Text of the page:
That is why the Conservatives will create a self-regulated FE sector, funded by a single streamlined agency. That is why we will put 100,000 more apprenticeships in the system each year and give a £2,000 bonus for each apprentice employed at a small or medium-sized enterprise. It is why we will put in place an all-age independent careers service as advocated by the hon. Member for Bristol, West in his speech and by us in our Green Paper. In place of failure, fallacies and falsehood, we need a fitting response to the recession, a proper concentration on skills, a determination to allow people to fulfil their potential and to feed the economic good that we seek as a House and, I hope, as a nation.

There are many people who criticise the Minister. Some people say that he is not up to the job, many of those on his own Benches. I will not repeat the claims that have been made on websites and elsewhere not because they are simply rude and unparliamentary, but because I do not believe them. I think that the hon. Gentleman is going to stand up today and acknowledge much of what I said. I think that he is going to apologise to the adult learners who have lost their places. I think he is going to admit that apprenticeship numbers are declining. I think he is going to argue that the Conservatives are right about the need for a streamlined system for the funding and management of skills. I have faith in the Minister, even if others do not. In place of Labour’s fear and strife, we need a Government true to their principles, honest about their intentions and determined to succeed, not for themselves but for the people they serve. We need new hope, a new Britain, a new Conservative Government.

Many people have spoken this afternoon and several contributors have said that they found the debate rather disappointing. I think that, with the exception of that from my right hon. Friend the Secretary of State, the contributions from Front Benchers have been very disappointing. [Interruption.] For those who have been here throughout the debate, however, the contributions from Back Benchers have been interesting, constructive and worthwhile—and that is almost as true of the Opposition Back Benchers as of the Government Back Benchers.

As for what we heard about apprenticeships from both Opposition Front-Bench teams, all I will say is that it was extraordinary nonsense. The hon. Member for Havant (Mr. Willetts) said that we needed more apprenticeships, especially for those aged 19 and above. In 1996, when the Conservatives were in charge, there were 67,000 apprenticeships; last year, there were 225,000—and next year there will be an additional 35,000 specifically in response to the recession. Yet Conservative Members tell us that we need more!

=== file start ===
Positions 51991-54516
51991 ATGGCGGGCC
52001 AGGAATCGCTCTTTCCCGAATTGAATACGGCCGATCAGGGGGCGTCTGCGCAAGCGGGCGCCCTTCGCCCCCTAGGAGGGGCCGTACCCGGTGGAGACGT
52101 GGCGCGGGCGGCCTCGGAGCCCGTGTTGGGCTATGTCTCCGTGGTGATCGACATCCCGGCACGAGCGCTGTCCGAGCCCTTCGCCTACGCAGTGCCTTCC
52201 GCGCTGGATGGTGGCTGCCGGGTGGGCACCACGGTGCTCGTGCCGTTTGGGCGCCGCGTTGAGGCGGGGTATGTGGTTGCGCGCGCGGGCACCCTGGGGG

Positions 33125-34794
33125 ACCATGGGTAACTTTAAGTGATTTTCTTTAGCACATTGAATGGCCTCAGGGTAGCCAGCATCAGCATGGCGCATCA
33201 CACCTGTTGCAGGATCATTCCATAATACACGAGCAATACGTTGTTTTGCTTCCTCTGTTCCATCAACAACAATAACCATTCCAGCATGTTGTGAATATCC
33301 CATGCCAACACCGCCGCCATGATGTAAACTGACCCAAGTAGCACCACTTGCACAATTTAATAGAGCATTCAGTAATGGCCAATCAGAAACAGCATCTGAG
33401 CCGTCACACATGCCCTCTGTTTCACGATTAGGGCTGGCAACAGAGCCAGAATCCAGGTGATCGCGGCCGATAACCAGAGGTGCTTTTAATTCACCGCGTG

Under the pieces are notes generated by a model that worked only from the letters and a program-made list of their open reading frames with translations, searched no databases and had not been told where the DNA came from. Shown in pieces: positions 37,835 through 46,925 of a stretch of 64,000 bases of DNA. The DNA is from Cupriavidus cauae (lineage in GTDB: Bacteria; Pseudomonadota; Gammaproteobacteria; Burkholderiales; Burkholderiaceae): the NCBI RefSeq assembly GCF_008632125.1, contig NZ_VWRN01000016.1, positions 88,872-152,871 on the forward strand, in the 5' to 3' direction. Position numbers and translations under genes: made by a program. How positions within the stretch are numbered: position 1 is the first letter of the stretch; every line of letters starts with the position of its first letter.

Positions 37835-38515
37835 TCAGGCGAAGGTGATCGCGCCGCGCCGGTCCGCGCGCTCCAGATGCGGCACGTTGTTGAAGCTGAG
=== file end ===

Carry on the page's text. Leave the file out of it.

Does my hon. Friend, like me, find it shocking that the Conservative Front-Bench team, in the motion and the winding-up speech, today made seven large spending commitments? The Conservatives will not put a price on them, yet their leader is saying that they will cut funding by £610 million. Is that not shameless of them?

It is shameless, but it is not shocking. The hon. Member for Havant wants more apprenticeships for the over-19s, yet if he had his £610 million spending cuts, there would be no new apprenticeships for that age group and there would still be £427 million of cuts to find from the science budget, the rest of the skills budget and the universities budget.

I was very nice when I spoke about the hon. Gentleman. Will he make it clear whether the number of level 3 apprenticeships has risen or fallen on this Government’s watch?

The hon. Gentleman was not nice; he was just not quite as rude as he was previously. Let us be clear about that; let us also be clear that the total number of apprenticeships has gone up massively on this Government’s watch; and let us be clear that the difference between level 2 and level 3 apprenticeships is a matter for business, not the Government, which the hon. Gentleman would know if he were a bit more interested in government and a bit less interested in cheap point scoring.

Speaking for the Liberal Front-Bench team, the hon. Member for Bristol, West (Stephen Williams) said that for the last 15 or 20 years there has been no recession. I thought that an interesting choice of phrase. It made the position seem a bit random, as though it did not matter which party was in power. The truth is that for the last 12 to 15 years, since the end of the last Tory recession, there has been no recession.